27 October 2021
The scope of UK connected trusts that need to register with the trust registration service (TRS) has been extended. Many more trust arrangements will be affected, potentially creating significant additional compliance obligations for trustees.
Questions around the TRS changes
Who does this apply to?
The TRS has been extended and the following types of trusts will also need to register with HMRC:
- All UK resident express trusts (an express trust is a trust that is created knowingly and intentionally – it can include ‘bare trusts’ and trusts without a trust deed);
- Non-UK resident express trusts that acquire UK land or property on or after 6 October 2020; and
- Non-UK resident express trusts that enter a new business relationship with a UK obliged entity (professional service providers as defined by the anti-money laundering rules) on or after 6 October 2020. For example, a non-UK resident trust receiving services such as banking, accountancy or legal advice on an ongoing basis from an obliged entity in the UK.
While some narrow exemptions do apply, the exemptions are not applicable to trusts with a UK tax liability. Trusts that have income tax to pay of £100 or less on interest only, bare trusts and trusts where only the settlor or beneficiary has to pay tax are also required to register. The 5th Anti-Money Laundering Directive represents a significant extension of scope for the trust register. Therefore, we recommend that all trust arrangements are checked to determine whether the trust needs to be registered.
What does this mean for trustees?
Trustees who are required to register one or more trusts will need to ensure they have the required information for every beneficial owner, and that it is accurate and up to date.
Beneficial owners are:
- the settlor(s);
- the trustees;
- named beneficiaries (including those referred to as a potential beneficiary in a letter of wishes or similar document relating to the trust from the settlor);
- classes of unnamed beneficiaries;
- unnamed beneficiaries who have received distributions from the trust; and
- any individual who has control over the trust.
An individual will be treated as having control if (alone or with others) they have: the power to add or remove beneficiaries, appoint or remove trustees or give another individual control over the trust; power over trust property; the power to direct, withhold consent to or veto trust distributions; or the power to make amendments to or terminate the trust.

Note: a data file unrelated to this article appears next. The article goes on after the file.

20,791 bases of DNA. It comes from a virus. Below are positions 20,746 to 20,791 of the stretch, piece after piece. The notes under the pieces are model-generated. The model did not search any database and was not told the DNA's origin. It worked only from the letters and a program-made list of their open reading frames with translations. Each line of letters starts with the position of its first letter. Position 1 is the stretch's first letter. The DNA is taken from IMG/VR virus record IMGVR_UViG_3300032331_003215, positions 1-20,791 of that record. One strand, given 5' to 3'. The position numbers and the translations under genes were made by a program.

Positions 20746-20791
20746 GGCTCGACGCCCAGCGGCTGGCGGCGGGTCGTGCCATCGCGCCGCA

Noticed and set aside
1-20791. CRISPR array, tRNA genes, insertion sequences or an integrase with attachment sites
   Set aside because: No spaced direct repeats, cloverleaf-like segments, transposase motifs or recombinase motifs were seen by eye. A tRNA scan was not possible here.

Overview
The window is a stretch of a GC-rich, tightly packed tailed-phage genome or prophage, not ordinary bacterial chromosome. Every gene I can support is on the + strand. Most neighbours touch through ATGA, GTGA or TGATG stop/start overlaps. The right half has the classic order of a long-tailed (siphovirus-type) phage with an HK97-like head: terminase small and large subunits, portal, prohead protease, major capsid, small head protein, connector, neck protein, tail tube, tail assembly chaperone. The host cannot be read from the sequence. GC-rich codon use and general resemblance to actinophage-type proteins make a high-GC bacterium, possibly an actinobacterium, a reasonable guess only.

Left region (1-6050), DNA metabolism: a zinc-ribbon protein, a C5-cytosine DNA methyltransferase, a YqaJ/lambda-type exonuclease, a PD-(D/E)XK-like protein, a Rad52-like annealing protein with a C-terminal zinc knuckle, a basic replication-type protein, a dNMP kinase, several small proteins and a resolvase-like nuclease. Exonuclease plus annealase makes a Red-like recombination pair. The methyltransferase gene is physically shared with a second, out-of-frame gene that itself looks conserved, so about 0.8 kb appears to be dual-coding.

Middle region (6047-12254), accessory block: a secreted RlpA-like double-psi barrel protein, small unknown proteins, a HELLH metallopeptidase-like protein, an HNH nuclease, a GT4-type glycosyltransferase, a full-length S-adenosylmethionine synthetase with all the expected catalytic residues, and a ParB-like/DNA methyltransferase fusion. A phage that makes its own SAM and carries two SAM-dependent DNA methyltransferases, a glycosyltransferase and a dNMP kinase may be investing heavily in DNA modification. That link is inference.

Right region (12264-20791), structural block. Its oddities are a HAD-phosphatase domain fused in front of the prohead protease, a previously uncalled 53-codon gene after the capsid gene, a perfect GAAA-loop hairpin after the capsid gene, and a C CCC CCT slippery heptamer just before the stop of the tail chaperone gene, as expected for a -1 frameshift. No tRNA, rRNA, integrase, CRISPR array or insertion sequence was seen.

What information is required?
For non-taxable trusts, which now need to be registered, trustees are required to maintain accurate, up to date details for each beneficial owner of the trust and the lead trustee. This includes personal details such as dates of birth, tax references, and in some cases passport details.
Taxable trusts are also required to provide more information relating to the financial affairs of the trust, including details of the trust’s settlor and trust assets.
How do you file with HMRC?
Information required for the trust register needs to be submitted online using the TRS, with any changes to the details held on the register submitted as updates.
It is the trustees’ responsibility to ensure that the trust register is kept accurate and up to date. The trustees can appoint an agent to register and maintain the trust details on their behalf by giving their authority to HMRC.
When do you need to do this?
All non-taxable trusts, that are in existence on or after 6 October 2020, other than those specifically exempt, need to register by 1 September 2022. Non-taxable trusts created after 1 September 2022 or that no longer qualify for an exemption must register within 90 days. For trusts that are already registered, the register will need to be updated so that it is accurate and up to date on the deadline date or within 90 days of the change if this is later.
Trustees of taxable trusts are also required to submit an annual declaration by 31 January following the tax year in which the tax liability was incurred. This annual declaration must either update the details held on the trust register or confirm that no changes need to be made.
What is the trust register used for?
The new rules will allow HMRC to provide information to an outside party in specific limited circumstances. In addition, trustees will use the register to share their own information with obliged entities (such as solicitors or financial services firms).
What are the penalties for failing to comply?
If trustees fail to maintain an accurate and up-to-date record of beneficial owners, or provide HMRC with the required information, HMRC currently imposes a penalty of £100 for each missed deadline, with additional penalties levied for continued delays. HMRC could also pursue criminal proceedings if a money-laundering offence has occurred.
Does this impact offshore trusts?
Offshore trusts are impacted and required to register as per the criteria outlined above. In particular, offshore trusts that acquire UK land or property or enter into a new business relationship with a UK obliged entity from the 6 October 2020 will be required to register unless an exemption applies.
How can RSM help?
RSM can help you with all aspects of a trust’s beneficial ownership register, including, but not limited to:
- preparing and submitting the initial registration to HMRC on behalf of the trustees;
- updating and maintaining trust registrations; and
- providing information and assistance to help trustees comply with their obligations.
For more information about reporting of beneficial owners and trust assets and the services we can offer you can watch our video or read our guides below. speak to Joan Foster or Heather Pendlebury.